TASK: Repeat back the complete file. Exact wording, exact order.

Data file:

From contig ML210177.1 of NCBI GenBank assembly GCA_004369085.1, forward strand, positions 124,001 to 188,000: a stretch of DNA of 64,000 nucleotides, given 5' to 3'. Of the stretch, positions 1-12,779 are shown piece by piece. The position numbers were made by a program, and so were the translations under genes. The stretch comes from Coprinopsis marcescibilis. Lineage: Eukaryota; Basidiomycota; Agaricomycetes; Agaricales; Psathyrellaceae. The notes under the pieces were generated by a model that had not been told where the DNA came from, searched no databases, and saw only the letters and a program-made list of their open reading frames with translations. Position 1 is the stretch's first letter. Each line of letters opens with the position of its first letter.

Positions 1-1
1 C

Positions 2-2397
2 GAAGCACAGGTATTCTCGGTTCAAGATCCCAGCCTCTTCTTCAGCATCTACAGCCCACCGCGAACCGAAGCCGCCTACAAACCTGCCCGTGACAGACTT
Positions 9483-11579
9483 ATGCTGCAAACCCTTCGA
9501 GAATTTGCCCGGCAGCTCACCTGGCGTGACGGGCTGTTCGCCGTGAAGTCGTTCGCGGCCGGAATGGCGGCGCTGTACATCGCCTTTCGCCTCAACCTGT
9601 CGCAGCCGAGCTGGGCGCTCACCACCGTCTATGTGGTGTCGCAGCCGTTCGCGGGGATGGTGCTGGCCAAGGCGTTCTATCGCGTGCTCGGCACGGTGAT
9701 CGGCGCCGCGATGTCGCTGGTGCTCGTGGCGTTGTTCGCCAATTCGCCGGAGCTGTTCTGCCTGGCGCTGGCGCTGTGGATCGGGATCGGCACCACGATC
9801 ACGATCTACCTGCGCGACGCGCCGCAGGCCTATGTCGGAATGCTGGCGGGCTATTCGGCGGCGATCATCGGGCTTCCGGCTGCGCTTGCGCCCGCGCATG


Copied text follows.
From contig ML210177.1 of NCBI GenBank assembly GCA_004369085.1, forward strand, positions 124,001 to 188,000: a stretch of DNA of 64,000 nucleotides, given 5' to 3'. Of the stretch, positions 1-12,779 are shown piece by piece. The position numbers were made by a program, and so were the translations under genes. The stretch comes from Coprinopsis marcescibilis. Lineage: Eukaryota; Basidiomycota; Agaricomycetes; Agaricales; Psathyrellaceae. The notes under the pieces were generated by a model that had not been told where the DNA came from, searched no databases, and saw only the letters and a program-made list of their open reading frames with translations. Position 1 is the stretch's first letter. Each line of letters opens with the position of its first letter.

Positions 1-1
1 C

Positions 2-2397
2 GAAGCACAGGTATTCTCGGTTCAAGATCCCAGCCTCTTCTTCAGCATCTACAGCCCACCGCGAACCGAAGCCGCCTACAAACCTGCCCGTGACAGACTT
Positions 9483-11579
9483 ATGCTGCAAACCCTTCGA
9501 GAATTTGCCCGGCAGCTCACCTGGCGTGACGGGCTGTTCGCCGTGAAGTCGTTCGCGGCCGGAATGGCGGCGCTGTACATCGCCTTTCGCCTCAACCTGT
9601 CGCAGCCGAGCTGGGCGCTCACCACCGTCTATGTGGTGTCGCAGCCGTTCGCGGGGATGGTGCTGGCCAAGGCGTTCTATCGCGTGCTCGGCACGGTGAT
9701 CGGCGCCGCGATGTCGCTGGTGCTCGTGGCGTTGTTCGCCAATTCGCCGGAGCTGTTCTGCCTGGCGCTGGCGCTGTGGATCGGGATCGGCACCACGATC
9801 ACGATCTACCTGCGCGACGCGCCGCAGGCCTATGTCGGAATGCTGGCGGGCTATTCGGCGGCGATCATCGGGCTTCCGGCTGCGCTTGCGCCCGCGCATG